The seven Egyptian men headed east by car from the Libyan city of Sirte on Dec. 29, starting the long drive back to Egypt. On the outskirts of the city, located on the Mediterranean coast, armed men stopped the vehicle. Several of the men called their families back home. “We’re kidnapped,” one told his uncle.
“The call lasted just 10 seconds,” said Bebawi Elham Welson, whose brother Samail Elham Welson was among those abducted. Samail had spent 18 months working as a plumber in Libya. For three months he had hoped to return to Egypt, but he feared the journey. “He told us, ‘the road is dangerous. When I know the road is in good condition I’ll come back,’” his brother said in an interview in Cairo.
Welson believes Samail is among a group of 21 Egyptian Coptic Christians whose abduction was claimed by the Libya branch of the militant group Islamic State of Iraq and Greater Syria (ISIS), which controls much of eastern Syria and overran much of northwestern Iraq last year. ISIS’ Libya branch released the hostages’ photos, along with a claim of responsibility for their abduction, earlier this month. The family, which lives 150 miles south of Cairo in Minya, says it has not been contacted by the kidnappers.
Unlike ISIS’ foreign hostages in Iraq and Syria, the captured Egyptians have not been paraded on television in orange jumpsuits. Their ordeal has received only a small fraction of the media attention given to the two Japanese captives who ISIS is currently threatening with death. Their abduction underscores Libya’s unpredictable conflict that threatens to draw in nearby states.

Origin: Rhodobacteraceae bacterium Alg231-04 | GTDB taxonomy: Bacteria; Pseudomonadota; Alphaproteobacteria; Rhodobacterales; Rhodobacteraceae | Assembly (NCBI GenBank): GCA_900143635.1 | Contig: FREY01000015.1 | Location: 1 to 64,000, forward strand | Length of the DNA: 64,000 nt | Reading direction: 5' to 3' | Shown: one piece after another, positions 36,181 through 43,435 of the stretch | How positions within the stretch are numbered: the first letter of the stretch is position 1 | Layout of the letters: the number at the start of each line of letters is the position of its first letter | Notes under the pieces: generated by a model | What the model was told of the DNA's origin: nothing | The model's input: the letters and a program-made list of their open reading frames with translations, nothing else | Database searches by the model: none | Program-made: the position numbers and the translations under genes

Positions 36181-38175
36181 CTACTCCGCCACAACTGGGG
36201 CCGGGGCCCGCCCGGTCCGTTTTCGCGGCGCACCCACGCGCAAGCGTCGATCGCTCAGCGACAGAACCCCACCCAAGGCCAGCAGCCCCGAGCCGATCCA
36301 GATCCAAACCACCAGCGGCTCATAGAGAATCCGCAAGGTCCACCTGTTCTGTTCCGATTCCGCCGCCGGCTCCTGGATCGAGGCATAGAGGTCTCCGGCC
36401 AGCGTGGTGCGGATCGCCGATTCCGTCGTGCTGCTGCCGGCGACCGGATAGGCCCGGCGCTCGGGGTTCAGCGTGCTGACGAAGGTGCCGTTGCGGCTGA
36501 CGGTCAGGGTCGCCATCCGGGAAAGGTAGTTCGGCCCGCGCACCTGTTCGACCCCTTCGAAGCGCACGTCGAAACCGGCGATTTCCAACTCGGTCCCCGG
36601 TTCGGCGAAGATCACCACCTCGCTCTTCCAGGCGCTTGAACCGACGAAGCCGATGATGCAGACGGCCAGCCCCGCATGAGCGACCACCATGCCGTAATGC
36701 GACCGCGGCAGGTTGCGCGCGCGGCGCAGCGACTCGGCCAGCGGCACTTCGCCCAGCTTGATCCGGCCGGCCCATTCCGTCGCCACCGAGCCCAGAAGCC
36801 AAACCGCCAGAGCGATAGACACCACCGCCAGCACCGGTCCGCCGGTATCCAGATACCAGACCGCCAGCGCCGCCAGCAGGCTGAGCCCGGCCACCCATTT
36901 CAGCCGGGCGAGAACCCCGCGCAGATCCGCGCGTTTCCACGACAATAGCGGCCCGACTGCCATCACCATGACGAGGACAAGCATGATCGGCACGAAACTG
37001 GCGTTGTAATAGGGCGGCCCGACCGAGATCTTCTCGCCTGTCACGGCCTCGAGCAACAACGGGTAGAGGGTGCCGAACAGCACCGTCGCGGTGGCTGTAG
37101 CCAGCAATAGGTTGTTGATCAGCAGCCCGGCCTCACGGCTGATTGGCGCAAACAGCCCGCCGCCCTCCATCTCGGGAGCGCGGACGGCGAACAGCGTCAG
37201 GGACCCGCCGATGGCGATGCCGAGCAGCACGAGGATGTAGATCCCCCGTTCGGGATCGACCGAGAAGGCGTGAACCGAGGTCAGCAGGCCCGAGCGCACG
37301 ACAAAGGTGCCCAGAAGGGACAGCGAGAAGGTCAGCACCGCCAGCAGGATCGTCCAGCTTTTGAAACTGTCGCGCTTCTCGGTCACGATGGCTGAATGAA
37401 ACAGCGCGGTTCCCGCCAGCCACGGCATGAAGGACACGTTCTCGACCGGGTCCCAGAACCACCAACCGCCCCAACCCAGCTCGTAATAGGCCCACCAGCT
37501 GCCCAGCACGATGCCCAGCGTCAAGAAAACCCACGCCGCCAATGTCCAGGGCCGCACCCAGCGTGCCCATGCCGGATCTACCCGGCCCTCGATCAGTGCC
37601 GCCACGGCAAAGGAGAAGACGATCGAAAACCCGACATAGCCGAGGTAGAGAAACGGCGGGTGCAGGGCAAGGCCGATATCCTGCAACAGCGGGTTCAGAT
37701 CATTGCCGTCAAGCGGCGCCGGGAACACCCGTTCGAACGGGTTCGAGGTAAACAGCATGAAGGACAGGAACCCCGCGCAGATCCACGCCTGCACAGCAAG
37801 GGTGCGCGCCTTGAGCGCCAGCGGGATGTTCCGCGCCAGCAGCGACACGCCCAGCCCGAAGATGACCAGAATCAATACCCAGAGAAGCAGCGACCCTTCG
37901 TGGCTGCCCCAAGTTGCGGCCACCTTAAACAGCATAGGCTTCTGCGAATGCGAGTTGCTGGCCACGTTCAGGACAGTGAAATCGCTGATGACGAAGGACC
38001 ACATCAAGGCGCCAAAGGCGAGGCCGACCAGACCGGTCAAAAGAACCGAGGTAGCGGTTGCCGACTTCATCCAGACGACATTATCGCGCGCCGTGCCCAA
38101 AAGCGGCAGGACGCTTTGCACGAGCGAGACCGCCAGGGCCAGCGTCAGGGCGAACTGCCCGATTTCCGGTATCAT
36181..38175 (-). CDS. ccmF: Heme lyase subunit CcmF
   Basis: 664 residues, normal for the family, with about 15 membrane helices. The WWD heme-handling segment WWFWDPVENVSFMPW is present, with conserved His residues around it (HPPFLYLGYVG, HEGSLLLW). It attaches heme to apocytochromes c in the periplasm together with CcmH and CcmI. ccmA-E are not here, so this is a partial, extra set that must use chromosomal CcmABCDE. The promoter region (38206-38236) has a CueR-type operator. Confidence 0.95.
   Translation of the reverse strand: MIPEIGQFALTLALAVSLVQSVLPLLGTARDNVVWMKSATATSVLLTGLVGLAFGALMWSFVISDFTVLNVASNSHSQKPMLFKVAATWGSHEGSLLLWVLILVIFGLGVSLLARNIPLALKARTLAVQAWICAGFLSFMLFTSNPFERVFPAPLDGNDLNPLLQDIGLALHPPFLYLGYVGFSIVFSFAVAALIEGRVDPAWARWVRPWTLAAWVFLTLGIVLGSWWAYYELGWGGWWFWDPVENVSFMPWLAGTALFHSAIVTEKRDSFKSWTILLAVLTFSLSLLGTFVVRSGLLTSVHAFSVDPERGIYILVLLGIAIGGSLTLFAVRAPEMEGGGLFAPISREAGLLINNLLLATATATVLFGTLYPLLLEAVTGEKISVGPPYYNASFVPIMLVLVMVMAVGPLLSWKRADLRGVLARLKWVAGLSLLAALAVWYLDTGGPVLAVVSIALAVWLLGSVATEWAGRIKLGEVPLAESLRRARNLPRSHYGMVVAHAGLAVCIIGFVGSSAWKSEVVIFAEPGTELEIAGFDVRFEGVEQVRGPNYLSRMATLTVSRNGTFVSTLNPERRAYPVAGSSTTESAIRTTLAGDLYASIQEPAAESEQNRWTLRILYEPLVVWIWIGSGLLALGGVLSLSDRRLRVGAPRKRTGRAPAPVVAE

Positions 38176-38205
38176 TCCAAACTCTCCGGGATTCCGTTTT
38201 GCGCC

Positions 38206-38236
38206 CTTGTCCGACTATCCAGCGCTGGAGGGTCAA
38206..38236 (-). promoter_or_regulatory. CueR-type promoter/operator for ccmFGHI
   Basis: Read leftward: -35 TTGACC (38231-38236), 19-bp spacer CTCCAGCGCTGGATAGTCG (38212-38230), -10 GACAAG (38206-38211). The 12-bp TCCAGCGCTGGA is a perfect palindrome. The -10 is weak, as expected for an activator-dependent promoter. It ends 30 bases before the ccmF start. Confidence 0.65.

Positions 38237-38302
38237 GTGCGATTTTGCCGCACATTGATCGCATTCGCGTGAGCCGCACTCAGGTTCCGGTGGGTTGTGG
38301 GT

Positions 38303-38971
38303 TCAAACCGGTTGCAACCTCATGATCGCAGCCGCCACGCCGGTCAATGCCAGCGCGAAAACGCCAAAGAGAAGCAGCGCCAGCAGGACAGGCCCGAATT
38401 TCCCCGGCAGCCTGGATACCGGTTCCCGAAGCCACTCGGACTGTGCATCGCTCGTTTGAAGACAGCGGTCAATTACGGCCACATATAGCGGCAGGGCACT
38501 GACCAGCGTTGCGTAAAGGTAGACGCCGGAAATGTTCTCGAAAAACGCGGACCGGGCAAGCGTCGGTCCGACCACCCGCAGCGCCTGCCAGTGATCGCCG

The kidnapping of Egyptians in two separate incidents in December and January adds to an escalating crisis in Egypt’s relationship with its fragile neighbor, which last year descended into an internal conflict between two rival governments and their allied militias. For Egypt, the abductions represent another dilemma resulting from the disintegration of the Libyan state three and a half years after an armed uprising toppled the regime of longtime dictator Muammar Gaddafi.
The recent kidnappings took place in two separate incidents. After the seven men were abducted on the road on Dec. 29, another 13 Egyptians were grabbed by armed, masked men from their house in Sirte. An Egyptian man who survived the raid, Aziz Hanna, said the attackers examined the Egyptians’ identification papers, then seized the Christians, while the Muslims went free. Hanna told journalists at a news conference in Cairoon Monday that while one of his nephews was kidnapped, he avoided abduction by hiding in his room during the attack and later fleeing Libya with the help of local acquaintances.
Egyptian citizens and interests have been targeted repeatedly in the chaotic fighting between factions in Libya. In January 2014, five Egyptian embassy staffers were snatched in the capital Tripoli following Egypt’s arrest of a Libyan militia leader. They were later released, the militia leader freed. Last November, a car bomb exploded at the Egyptian embassy in the city. Egyptian Coptic Christians have especially suffered. In December, gunmen killed two Coptic doctors and their teenage daughter in Sirte. In 2012, a Coptic church in the city of Benghazi was set on fire.